Imagine owning a car without any access to gas–as in, there isn’t a drop to be found anywhere (kudos if you have an electric, but read on). Or imagine having home appliances–or an electric car–without electricity. What good would the car or appliances be? Gas and electricity in that scenario are missing resources without which the car and the appliance become basically useless. For some Christians, the local church is a missing spiritual resource.
I speak from experience. The church was a missing spiritual resource for me at one time. I knew fellowship was important, but figured all that required was relationships with other Christians. I knew my need for the word of God. But all my Christian friends and I had Bibles. What more did we need? I eventually came to understand that the organization of the church, under Christ as the head, supplied needs I had previously failed to recognize.
In bygone days many Christians seemed to have a better grasp of the importance of the local church for the Christian life. In my context, however, I’ve met several professing Christians who don’t belong to a local church, and haven’t for some time. I’ve met many others who, in spite of connection to a church, don’t see the local church as essential. Meanwhile, in the blogosphere now there seems to be a certain edgy hipness to severing ties with the local church. My personal experience, the cool factor of churchless Christianity, and my conviction about the essential nature of the church all motivate this post.
How the Church Becomes a Missing Spiritual Resource
It’s easy to see how the church can become a missing spiritual resource. Most of us have heard things like, “Being in a garage doesn’t make you a car, and neither does being in a church make you a Christian.” It makes sense as far as it goes. But we put our cars in garages for good reason. I lived in Oklahoma and have seen what baseball size hail does to cars. It can do a wee bit of damage. Does a Christian disconnected from the visible church make biblical sense? Such a thing is completely foreign to the Bible, except as an aberration (e.g.Namaan). Everywhere you look in the Bible, believers are united to a visible church.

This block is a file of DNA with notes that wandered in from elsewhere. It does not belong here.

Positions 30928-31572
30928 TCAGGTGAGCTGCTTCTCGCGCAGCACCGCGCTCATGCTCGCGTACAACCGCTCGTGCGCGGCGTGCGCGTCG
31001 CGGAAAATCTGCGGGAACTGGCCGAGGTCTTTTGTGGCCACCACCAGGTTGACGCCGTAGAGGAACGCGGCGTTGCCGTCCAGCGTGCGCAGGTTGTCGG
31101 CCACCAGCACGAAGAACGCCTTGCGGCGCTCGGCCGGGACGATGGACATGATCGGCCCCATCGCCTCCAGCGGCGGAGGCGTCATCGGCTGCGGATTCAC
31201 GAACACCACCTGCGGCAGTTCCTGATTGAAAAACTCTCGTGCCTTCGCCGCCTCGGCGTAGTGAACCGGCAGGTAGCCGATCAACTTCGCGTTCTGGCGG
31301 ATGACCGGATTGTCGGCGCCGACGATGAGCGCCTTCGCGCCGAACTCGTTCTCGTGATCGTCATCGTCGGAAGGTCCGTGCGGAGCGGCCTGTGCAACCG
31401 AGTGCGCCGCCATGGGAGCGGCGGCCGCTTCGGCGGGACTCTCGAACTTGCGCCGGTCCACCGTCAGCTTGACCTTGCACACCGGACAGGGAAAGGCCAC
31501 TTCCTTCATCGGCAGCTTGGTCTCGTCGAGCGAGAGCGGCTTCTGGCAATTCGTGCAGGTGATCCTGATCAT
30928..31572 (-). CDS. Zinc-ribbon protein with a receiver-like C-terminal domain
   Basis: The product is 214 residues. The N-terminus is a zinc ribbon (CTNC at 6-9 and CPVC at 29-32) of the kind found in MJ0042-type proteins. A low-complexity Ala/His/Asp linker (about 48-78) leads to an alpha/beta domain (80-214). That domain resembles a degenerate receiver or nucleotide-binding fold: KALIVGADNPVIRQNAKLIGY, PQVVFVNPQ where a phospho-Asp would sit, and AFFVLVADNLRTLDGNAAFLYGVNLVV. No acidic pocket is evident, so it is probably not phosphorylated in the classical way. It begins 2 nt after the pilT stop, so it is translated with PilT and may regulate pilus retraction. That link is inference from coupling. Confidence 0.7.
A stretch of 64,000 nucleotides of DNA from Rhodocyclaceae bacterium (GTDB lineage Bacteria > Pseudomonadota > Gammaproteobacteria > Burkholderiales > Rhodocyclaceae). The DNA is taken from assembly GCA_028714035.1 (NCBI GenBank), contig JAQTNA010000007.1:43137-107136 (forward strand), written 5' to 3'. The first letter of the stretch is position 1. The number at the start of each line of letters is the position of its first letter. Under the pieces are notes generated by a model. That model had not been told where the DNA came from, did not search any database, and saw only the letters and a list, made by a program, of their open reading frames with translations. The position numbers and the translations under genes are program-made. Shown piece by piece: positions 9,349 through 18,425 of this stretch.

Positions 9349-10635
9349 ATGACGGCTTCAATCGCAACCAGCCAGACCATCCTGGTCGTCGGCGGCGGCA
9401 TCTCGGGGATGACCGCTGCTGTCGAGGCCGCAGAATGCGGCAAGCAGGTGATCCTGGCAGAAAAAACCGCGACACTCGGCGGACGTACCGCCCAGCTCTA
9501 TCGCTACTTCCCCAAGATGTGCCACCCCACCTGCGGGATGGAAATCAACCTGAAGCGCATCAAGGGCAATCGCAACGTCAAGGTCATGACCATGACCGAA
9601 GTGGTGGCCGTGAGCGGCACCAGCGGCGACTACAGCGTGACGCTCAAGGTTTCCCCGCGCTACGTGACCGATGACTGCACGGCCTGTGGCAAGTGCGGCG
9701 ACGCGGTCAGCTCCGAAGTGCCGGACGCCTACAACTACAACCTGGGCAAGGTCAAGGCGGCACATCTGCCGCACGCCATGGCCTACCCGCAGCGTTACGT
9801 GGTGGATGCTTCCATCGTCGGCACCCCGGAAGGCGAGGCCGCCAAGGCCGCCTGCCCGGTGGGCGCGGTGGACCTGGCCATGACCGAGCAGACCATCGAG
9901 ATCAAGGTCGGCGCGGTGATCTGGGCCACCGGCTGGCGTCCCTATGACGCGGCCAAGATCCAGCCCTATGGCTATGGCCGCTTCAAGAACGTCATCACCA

Anyone who has been a regular part of a local church understands all too well how painful life in the church can be: collisions of inflated egos, interpersonal hurt, bitterness, massive leadership failures, and Christians acting like sinners in countless other ways are all too commonplace. Given the difficulties and ensuing pain we experience, it’s easy to write off the church as being devoid of any meaningful value.
A lot of people perceive church as being boring. Who wouldn’t rather be on the slopes, or at the golf course, or at the river, or at the mall, or really anywhere else on Sunday morning? If anything is deemed boring in the United States, you had better bring out the shovels because it’s time to bury it. One might get the impression that the unforgivable sin is being boring. A church can get away with all manner of things without any questions being raised. But woe to the church that fails to entertain.
Likewise, too many churches have drifted away from biblical fidelity. They no longer consider the Bible as authoritative for life and doctrine. For some Christians that drift has raised a sense that the church is irrelevant in the world. For others it has confirmed that the church has an inherent momentum toward unfaithfulness, and ought to be avoided on that account. To fill the void, parachurch organizations proliferate. Participation in these organizations can make churchless Christianity seem entirely plausible.
Even churches that hold to biblical authority may become so grossly introspective as to lose any real compulsion to reach lost people with the gospel. They can be so mired in internal concerns that they have no energy to expend on proclaiming the gospel to a sin-ravaged world. Meanwhile, other churches can succumb to the temptation to preach a gospel of salvation by conservatism, or salvation through the perfect family, or something similar.
Given these factors, and many more that might be identified, it’s tempting to view the church as more of a liability than an asset to the advance of the gospel. It can be difficult to discern any upside for connecting to a local church. Thus, for many professing Christians the church has become a missing spiritual resource. In my next post, I’ll put forward three reasons I believe it shouldn’t remain a missing spiritual resource any longer.